The Single Best Artificial Intelligence (AI) Software Stock to Buy, According to a Wall Street Analyst — No, It’s Not Nvidia

Nvidia shares have rocketed 255% over the past year, propelled higher by the enthusiasm surrounding artificial intelligence (AI). However, the company currently earns most of its revenue from AI hardware, a market that Ark Invest believes will be 21 times smaller than AI software. That estimate seems plausible, given that businesses buy chips and other data center hardware infrequently, but those products can power numerous applications for several years before they must be replaced.

Building on that, Sanjit Singh at Morgan Stanley sees Datadog (NASDAQ: DDOG) as one of the software companies best-positioned to benefit from generative AI. Alex Zukin at Wolfe Research expressed even more conviction in a note to clients last year. He said generative AI tailwinds could make Datadog the “fastest growing software company.” If that prediction comes true, Datadog would arguably be the single best AI software stock to buy.

Of course, investors shouldn’t put all their chips on any single company. The best strategy is to buy a basket of AI stocks, and Datadog deserves a place in such a basket.

Datadog is a leader in observability software

Datadog sells observability software for development, operations, and security teams. Its platform includes 19 modules that provide real-time visibility into IT infrastructure, helping businesses resolve performance and security issues that impact their systems, applications, and services. The platform is supported by an artificial intelligence engine called Watchdog, which continuously analyzes billions of data points to surface proactive alerts, automate root cause analysis, and accelerate incident remediation.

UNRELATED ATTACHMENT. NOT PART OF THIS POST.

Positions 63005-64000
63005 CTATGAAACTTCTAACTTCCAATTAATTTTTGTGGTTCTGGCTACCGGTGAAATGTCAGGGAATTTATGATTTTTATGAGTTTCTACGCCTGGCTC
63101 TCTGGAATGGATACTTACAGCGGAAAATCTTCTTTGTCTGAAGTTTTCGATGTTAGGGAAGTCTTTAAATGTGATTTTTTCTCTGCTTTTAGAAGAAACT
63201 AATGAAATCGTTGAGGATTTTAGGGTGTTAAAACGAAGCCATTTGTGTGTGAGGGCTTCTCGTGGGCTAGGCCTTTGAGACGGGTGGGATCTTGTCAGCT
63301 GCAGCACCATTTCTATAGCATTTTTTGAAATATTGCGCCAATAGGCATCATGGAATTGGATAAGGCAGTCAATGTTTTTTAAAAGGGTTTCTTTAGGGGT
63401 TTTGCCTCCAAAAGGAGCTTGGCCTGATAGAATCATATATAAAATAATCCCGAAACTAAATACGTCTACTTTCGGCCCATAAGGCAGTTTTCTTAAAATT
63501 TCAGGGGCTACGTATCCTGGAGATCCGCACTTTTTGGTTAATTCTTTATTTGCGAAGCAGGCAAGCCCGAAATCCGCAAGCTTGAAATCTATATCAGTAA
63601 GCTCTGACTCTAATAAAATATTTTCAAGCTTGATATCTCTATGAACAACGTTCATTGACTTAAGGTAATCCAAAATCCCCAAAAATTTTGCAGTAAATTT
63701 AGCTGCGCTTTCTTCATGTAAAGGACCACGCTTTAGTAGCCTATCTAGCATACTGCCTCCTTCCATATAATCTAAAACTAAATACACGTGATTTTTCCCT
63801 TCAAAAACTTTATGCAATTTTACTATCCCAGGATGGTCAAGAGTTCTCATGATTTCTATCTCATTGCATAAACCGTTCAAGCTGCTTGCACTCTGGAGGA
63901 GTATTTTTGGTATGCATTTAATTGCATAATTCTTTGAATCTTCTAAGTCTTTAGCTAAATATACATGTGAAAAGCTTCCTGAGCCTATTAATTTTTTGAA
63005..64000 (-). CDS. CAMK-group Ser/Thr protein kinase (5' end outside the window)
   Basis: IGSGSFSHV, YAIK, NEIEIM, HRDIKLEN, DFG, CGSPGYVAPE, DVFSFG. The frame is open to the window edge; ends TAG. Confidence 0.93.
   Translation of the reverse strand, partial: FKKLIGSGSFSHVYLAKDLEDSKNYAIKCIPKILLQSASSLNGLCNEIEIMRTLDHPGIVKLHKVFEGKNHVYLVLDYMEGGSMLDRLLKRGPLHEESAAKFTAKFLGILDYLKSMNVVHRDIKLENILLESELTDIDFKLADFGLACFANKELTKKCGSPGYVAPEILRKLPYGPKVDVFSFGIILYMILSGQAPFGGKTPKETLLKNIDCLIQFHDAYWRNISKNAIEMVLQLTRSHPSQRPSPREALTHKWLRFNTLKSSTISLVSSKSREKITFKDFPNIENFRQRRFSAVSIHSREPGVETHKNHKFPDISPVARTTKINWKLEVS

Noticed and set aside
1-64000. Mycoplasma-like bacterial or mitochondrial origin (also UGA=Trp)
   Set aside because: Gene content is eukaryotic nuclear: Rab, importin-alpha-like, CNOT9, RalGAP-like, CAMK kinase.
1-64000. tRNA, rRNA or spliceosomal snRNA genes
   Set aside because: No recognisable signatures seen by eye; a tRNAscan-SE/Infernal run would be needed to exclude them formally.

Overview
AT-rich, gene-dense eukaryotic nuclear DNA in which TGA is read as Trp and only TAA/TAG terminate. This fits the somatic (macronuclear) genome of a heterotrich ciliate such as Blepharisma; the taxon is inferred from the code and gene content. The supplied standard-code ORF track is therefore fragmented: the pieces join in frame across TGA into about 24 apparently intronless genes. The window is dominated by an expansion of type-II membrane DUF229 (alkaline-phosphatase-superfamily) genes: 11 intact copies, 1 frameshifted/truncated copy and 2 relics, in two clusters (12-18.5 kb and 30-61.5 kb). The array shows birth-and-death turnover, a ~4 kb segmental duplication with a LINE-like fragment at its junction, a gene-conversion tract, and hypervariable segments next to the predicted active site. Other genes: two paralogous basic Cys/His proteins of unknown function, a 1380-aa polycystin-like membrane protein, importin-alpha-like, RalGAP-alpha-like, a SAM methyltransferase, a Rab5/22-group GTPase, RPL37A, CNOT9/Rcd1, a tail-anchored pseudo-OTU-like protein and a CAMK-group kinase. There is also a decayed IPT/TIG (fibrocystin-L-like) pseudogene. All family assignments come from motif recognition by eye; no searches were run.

Datadog has received high praise from industry analysts. Most notably, Forrester Research ranked the company as a leader in AI for IT operations, and Gartner recognized the company as a leader in application performance monitoring. Beyond that, peer reviews accessed through G2 paint Datadog as a strong contender in several other observability markets, including cloud infrastructure monitoring, server monitoring, and database monitoring.

Going forward, growing demand for AI software should be a tailwind. Datadog has added integrations that support performance monitoring at every layer of the AI stack, from graphics processing units to machine learning models. It also launched LLM Observability, a performance monitoring solution built purposely for large language models.

The company also introduced a generative AI copilot called Bits AI, which helps businesses investigate and respond to incidents more quickly.

Datadog reported encouraging financial fourth-quarter results

Datadog looked strong in the fourth quarter. Customers climbed 17% to 27,300, and the company reported a net retention rate in the mid-110% range. This means the average existing customer spent at least 10% more.